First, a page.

Health Conditions that Mess with Memory
Medical research tells us that deficiencies of many sorts can have a negative impact on memory. For instance, 2014 research out of Harvard Medical School notes that lagging B12 vitamin levels can impede sense of taste and smell, as well as memory function.
Limited blood supply to the brain—due to chronic health conditions like a thyroid disorder, high cholesterol or blood pressure, liver or kidney malfunction, or diabetes—can also mess with memory.
Medications and Memory
It should be no surprise the numerous over-the-counter and prescription medications can negatively impact memory. Dr. Lauren Drag, a neuropsychologist and clinical instructor of neurological sciences at Stanford University lists antidepressants (i.e., Paxil), pain medications, drugs that treat muscle spasm (i.e., Flexiril), sedatives (i.e., Valium), gastroesophageal reflux meds (i.e., Zantac), and even antihistamines (i.e., Benadryl) can mess with a patient’s memory.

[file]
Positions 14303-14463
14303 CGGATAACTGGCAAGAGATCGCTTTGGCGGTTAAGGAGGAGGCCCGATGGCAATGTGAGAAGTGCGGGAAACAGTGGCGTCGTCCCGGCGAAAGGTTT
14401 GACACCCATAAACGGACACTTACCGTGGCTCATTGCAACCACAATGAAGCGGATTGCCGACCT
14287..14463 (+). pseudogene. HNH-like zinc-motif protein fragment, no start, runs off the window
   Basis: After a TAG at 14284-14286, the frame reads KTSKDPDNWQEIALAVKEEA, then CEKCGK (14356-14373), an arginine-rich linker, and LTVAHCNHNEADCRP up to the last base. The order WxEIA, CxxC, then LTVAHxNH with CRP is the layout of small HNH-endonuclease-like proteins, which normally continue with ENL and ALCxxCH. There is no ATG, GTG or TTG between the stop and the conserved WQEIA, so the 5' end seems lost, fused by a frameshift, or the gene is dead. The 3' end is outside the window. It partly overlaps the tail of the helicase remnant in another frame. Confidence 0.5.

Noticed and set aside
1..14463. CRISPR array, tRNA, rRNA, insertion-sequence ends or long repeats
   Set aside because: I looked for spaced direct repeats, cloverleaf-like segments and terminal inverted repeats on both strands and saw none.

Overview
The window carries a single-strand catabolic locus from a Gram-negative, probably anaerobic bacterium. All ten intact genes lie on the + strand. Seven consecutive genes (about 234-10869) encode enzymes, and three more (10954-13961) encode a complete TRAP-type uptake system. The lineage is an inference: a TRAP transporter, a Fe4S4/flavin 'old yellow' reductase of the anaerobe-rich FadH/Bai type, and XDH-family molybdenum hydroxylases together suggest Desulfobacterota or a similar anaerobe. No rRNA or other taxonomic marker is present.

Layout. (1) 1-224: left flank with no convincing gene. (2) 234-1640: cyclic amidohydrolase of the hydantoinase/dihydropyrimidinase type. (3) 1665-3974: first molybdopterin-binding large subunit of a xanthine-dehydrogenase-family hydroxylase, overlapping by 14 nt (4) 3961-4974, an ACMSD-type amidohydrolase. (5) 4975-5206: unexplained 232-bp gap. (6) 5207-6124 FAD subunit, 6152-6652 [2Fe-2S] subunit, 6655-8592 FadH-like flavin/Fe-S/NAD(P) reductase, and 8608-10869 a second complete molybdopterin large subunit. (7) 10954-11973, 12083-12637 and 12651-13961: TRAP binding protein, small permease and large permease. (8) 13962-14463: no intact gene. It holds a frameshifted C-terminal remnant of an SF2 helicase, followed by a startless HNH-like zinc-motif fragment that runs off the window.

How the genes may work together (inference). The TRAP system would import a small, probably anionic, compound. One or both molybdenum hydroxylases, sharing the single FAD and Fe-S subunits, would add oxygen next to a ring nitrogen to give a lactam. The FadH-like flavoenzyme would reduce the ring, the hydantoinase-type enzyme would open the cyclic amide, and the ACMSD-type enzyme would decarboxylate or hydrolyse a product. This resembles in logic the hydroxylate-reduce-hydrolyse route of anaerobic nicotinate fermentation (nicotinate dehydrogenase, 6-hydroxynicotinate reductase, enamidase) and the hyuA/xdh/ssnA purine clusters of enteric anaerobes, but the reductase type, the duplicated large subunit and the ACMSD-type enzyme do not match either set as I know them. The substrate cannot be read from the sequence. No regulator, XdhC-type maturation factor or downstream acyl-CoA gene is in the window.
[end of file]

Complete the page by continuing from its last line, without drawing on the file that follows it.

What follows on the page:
Dr. Drag explains that anticholinergic medications can impede acetylcholine, a neurotransmitter in the brain and result in forgetfulness. If you suspect a medication is causing memory loss, talk to your doctor about your medications before making any changes.
It’s no shocker that sleep and memory go hand in hand. So if you suffer from a sleep disorder (i.e., sleep apnea) your brain may suffer reduced blood supply, which over time can eat up decision-making abilities and memory.
Research out of Harvard Medical School identifies what researchers call the “four horsemen of forgetfulness”—depression, stress, anxiety, and sleep deprivation. However, researchers note that the “horseman” can be counteracted with some deep, quality shuteye. (For more information, check out this article on Reasons Why You Have No Energy).